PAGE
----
During the first 20 years of the 20th century, several Chinese owned laundry shops were located in the vicinity of Broad (pictured above) and Adams Street. Courtesy of the State Archives of Florida.

Between 1850 and 1882, over 300,000 Chinese entered the United States from the Kwangtung and Fukien provinces. Initially settling along the west coast, many moved east to escape virulent prejudice, and built a life by establishing businesses that did not take excessive capital or compete with local residents.

In various cities, the Chinese concentrated in one occupation, commercial laundries. By 1886, seven Chinese-owned laundries were operating in Jacksonville. Instead of establishing segregated ethnic neighborhoods, early immigrants in the south opened businesses in areas where they could make a living.

A 1913 Sanborn map illustrating the proximity between two Chinese laundries and brothels (labeled F.B.) in LaVilla’s red light district. Courtesy of the Jacksonville Public Library Special Collections Department.

Following the arrival of the railroad terminal, West Adams Street transitioned into an environment filled with small hotels, businesses, and tenement housing catering to nearby wharves, rail terminals and freight depots. Between Adams and the railroad terminal, a red light district emerged along Ward (Houston) Street. Dominated by bordellos, such as the New York Inn, Turkish Harlem, Senate, Spanish Marie and The Court, the district became known as “The Line” with 60 bordellos. Along with hotels such as the Northern, Newport and the Little Ritz, this setting created an economic opportunity for the laundry business, leading to LaVilla emerging as a concentrated location for Chinese-owned businesses and residences.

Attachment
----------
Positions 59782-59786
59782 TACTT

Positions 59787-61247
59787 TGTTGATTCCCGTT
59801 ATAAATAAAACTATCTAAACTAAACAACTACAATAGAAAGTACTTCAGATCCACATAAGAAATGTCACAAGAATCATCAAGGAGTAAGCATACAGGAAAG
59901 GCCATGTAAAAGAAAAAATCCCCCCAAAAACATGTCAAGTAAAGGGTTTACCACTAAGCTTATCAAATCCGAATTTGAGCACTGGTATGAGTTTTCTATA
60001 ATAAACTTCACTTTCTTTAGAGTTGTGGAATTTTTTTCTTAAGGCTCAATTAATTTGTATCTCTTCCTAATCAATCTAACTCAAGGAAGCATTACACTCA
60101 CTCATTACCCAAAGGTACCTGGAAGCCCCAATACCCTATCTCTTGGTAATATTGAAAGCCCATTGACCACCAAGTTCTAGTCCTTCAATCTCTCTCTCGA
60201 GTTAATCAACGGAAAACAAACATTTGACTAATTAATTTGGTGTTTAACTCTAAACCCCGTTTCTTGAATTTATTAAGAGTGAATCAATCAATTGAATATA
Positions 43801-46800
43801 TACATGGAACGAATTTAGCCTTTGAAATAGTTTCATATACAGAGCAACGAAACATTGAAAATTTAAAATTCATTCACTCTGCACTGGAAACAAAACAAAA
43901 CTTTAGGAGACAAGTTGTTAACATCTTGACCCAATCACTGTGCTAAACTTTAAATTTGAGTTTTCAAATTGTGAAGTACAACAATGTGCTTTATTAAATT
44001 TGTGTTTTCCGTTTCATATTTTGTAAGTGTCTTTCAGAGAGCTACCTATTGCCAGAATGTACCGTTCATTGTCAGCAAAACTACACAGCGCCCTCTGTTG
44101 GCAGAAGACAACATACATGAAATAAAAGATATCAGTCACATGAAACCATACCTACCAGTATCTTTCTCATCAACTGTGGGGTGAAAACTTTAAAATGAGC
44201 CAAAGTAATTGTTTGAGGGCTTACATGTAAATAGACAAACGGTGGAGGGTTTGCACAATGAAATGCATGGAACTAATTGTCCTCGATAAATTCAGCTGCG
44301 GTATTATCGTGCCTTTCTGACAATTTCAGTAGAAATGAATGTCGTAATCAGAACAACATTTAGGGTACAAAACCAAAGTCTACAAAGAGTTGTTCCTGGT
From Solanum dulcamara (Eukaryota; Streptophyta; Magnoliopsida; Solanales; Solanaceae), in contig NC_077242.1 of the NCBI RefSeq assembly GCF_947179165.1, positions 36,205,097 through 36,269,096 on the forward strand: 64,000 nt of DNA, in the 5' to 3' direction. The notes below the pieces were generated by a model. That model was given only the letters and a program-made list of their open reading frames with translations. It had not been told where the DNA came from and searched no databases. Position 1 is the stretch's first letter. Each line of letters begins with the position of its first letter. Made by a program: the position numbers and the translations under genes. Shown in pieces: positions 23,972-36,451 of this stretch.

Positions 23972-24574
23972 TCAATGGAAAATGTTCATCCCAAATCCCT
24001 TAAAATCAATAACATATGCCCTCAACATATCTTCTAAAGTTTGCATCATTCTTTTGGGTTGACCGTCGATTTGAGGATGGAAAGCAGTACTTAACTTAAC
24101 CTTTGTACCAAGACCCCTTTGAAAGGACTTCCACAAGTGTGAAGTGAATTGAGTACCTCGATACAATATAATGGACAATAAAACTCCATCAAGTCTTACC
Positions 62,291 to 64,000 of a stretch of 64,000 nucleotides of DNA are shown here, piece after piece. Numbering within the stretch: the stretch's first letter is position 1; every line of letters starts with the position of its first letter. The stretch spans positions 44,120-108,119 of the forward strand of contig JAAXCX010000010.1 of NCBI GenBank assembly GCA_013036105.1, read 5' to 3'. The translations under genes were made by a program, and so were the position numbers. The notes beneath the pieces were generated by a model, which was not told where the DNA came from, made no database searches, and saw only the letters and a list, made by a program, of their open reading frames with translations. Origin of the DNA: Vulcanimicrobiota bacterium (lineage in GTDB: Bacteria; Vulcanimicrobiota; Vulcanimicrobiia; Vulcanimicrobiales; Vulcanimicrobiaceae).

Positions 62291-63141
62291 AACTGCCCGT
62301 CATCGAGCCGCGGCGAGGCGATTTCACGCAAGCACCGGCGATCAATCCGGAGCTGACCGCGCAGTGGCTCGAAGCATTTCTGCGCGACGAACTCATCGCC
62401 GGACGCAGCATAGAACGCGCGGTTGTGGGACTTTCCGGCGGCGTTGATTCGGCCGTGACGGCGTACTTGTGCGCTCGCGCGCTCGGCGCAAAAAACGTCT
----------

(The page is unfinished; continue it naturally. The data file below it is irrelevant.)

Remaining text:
A list of Chinese owned laundries in an early 20th century city directory. Courtesy of the Jacksonville Public Library Special Collections Department.